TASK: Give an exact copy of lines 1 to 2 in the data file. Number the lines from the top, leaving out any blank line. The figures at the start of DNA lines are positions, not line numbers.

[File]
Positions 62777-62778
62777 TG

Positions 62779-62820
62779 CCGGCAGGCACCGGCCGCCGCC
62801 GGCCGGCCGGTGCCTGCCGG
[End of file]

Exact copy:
Positions 62777-62778
62777 TG